Bud barley OK for now -- InBev: No immediate plans to change barley contracts

Barley associations and councils say they have been receiving a lot of calls from their producers about the pending $52 billion takeover of Anheuser-Busch Inc. by Belgian-owned InBev.

Barley associations and councils say they have been receiving a lot of calls from their producers about the pending $52 billion takeover of Anheuser-Busch Inc. by Belgian-owned InBev.

Kim Falcon, executive vice president of the Montana Wheat and Barley Committee, has been answering many of those calls.

"I think they're just questioning at this point, as we all are, how this is going to affect the barley that is under contract and the open market," she says. "We've continued to be cautiously optimistic that this is a good beer company and that they will understand the quality of Montana barley."

North Dakota, the country's top barley producer, is no different.

"The growers hope that the solid business relationships will continue in the future," says Steven Edwardson, executive administrator of the North Dakota Barley Council. "But it is simply too early to speculate on the current status and future direction of the acquisition."


The merger, now awaiting shareholder and regulatory approval, would create the largest brewer conglomerate in the world. Industry sources expect that, because of the limited overlap between the Anheuser-Busch and InBev markets, their blending should not encounter any significant regulatory issues and is expected be complete by the end of this year.

This is just one of several recent consolidating moves in the beer brewing industry. In 2007, Molson Coors and SABMiller teamed up to form MillerCoors. The year before that, International Malting Co., one of the world's largest suppliers of malt, became a wholly owned subsidiary of Archer Daniels Midland Co.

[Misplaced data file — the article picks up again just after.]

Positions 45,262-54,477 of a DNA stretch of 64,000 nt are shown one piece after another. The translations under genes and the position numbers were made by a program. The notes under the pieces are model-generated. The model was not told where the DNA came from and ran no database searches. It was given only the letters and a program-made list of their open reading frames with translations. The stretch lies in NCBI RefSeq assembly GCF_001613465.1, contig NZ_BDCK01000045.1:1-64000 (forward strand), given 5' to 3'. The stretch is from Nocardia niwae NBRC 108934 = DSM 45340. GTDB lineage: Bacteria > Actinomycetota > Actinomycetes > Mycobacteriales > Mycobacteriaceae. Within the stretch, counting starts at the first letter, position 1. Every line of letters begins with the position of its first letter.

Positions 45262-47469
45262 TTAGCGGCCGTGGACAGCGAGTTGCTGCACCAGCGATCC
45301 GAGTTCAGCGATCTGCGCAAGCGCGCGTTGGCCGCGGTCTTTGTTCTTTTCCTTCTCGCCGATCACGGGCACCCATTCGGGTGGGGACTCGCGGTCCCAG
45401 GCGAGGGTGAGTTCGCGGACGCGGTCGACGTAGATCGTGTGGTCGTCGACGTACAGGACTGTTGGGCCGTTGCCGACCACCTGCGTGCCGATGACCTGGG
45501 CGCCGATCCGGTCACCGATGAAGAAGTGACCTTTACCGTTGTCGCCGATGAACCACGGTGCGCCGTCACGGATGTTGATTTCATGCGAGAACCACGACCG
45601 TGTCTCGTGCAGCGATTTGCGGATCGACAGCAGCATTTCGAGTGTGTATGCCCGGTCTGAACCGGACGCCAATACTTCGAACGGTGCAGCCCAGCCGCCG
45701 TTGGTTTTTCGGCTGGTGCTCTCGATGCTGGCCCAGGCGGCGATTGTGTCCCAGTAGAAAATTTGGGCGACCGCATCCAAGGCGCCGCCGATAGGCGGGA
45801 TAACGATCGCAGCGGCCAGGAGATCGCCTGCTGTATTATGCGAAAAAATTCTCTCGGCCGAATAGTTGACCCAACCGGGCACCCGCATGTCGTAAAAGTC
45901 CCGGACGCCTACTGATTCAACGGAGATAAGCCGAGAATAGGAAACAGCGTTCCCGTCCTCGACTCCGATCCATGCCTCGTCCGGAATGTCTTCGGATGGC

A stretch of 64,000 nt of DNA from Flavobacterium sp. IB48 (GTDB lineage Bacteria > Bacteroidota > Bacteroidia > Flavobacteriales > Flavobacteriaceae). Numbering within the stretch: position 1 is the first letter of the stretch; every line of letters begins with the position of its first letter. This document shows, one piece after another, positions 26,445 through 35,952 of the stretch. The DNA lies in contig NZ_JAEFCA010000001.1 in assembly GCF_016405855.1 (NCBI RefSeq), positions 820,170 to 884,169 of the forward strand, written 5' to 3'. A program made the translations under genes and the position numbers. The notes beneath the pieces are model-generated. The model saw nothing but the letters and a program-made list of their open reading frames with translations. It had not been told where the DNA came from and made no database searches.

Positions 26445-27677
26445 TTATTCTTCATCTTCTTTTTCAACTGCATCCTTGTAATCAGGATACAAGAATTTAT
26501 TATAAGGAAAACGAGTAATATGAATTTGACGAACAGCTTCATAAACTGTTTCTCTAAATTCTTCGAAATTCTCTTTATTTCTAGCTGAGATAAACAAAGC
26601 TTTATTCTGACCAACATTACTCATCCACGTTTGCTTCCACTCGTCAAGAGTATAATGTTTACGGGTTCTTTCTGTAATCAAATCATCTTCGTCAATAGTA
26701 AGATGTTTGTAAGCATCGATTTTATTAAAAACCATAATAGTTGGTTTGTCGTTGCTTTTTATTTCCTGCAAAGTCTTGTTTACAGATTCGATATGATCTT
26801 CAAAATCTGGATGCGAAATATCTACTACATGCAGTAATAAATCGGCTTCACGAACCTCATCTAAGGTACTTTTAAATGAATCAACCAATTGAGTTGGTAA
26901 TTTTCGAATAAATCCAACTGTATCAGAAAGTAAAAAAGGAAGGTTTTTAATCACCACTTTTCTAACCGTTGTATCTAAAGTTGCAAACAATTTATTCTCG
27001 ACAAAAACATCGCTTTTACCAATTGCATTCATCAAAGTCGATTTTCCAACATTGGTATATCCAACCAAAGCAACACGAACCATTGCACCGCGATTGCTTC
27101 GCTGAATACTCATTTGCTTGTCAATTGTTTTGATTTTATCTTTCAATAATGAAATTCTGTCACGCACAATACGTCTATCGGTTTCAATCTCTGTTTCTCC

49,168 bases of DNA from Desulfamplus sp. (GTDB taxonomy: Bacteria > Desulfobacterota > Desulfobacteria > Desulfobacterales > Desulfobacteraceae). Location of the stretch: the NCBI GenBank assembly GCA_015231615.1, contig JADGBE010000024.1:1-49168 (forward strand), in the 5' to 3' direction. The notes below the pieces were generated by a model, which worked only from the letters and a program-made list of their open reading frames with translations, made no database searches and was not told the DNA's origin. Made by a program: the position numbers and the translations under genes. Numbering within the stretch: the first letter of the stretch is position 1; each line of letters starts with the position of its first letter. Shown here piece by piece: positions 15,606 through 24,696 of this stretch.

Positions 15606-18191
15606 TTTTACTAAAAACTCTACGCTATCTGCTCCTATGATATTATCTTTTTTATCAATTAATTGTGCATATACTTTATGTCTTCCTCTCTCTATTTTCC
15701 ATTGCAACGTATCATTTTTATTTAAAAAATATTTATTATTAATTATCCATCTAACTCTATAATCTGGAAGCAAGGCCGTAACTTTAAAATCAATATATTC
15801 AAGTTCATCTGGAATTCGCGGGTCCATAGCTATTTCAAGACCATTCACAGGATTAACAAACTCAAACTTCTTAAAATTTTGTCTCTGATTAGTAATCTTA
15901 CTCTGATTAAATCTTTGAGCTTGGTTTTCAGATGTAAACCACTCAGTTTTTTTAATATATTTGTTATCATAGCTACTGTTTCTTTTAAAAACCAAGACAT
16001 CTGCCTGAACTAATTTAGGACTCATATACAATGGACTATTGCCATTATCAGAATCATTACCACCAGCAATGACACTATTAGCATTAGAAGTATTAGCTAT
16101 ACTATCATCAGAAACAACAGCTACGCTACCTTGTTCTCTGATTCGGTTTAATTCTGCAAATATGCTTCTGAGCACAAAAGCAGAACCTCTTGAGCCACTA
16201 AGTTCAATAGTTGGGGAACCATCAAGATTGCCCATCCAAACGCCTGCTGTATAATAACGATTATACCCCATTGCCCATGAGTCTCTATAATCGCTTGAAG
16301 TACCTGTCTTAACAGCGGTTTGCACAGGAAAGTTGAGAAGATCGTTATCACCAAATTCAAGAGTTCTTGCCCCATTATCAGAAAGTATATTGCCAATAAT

Official word

The official word from InBev is that bigger is better for everyone, including barley growers. Spokeswoman Nina

Devlin, a partner at the Brunswick Group, a public relations firm retained by InBev, explains:

"Overall, we think that this combination is going to create a stronger, more competitive, sustainable global company which will benefit all stakeholders, including barley growers," she says.

Maintaining the status-quo seems to be the plan for now.

"The success of Anheuser-Busch Inc.'s brands starts with the quality of recipes, and we have full intention of maintaining those recipes and won't make any changes," Devlin says.


Anheuser-Busch maintains that current contracts will be honored, but stops short of disclosing pricing information.

"The transaction is not yet completed and until the deal closes, Anheuser-Busch and InBev are operating as independent companies," says Andy Zenor, Anheuser-Busch's senior director of barley and malt purchasing. "Barley contracts that are in place now will remain in place when the merger is completed. While we cannot disclose details of pricing, we feel it is important to offer competitive prices to growers for their crops."

Falcon's own experience would appear to bear this out:

"I was at the Anheuser-Busch Inc. field day yesterday, looking at the variety field trials that they have," she says. "All the Anheuser-Busch Inc. employees that were there are moving forward with business as usual and looking forward to new varieties that will be coming out in the next few years."

Speaking directly to the current barley contracts, the word from InBev is encouraging, though not quite air tight.

"We have no immediate plans to change any existing contracts with vendors or suppliers -- so that goes for barley growers -- and we'll review those contracts as part of the normal course of business once the (merger) transaction has closed," Devlin says.

The new company will be called Anheuser-Busch InBev.

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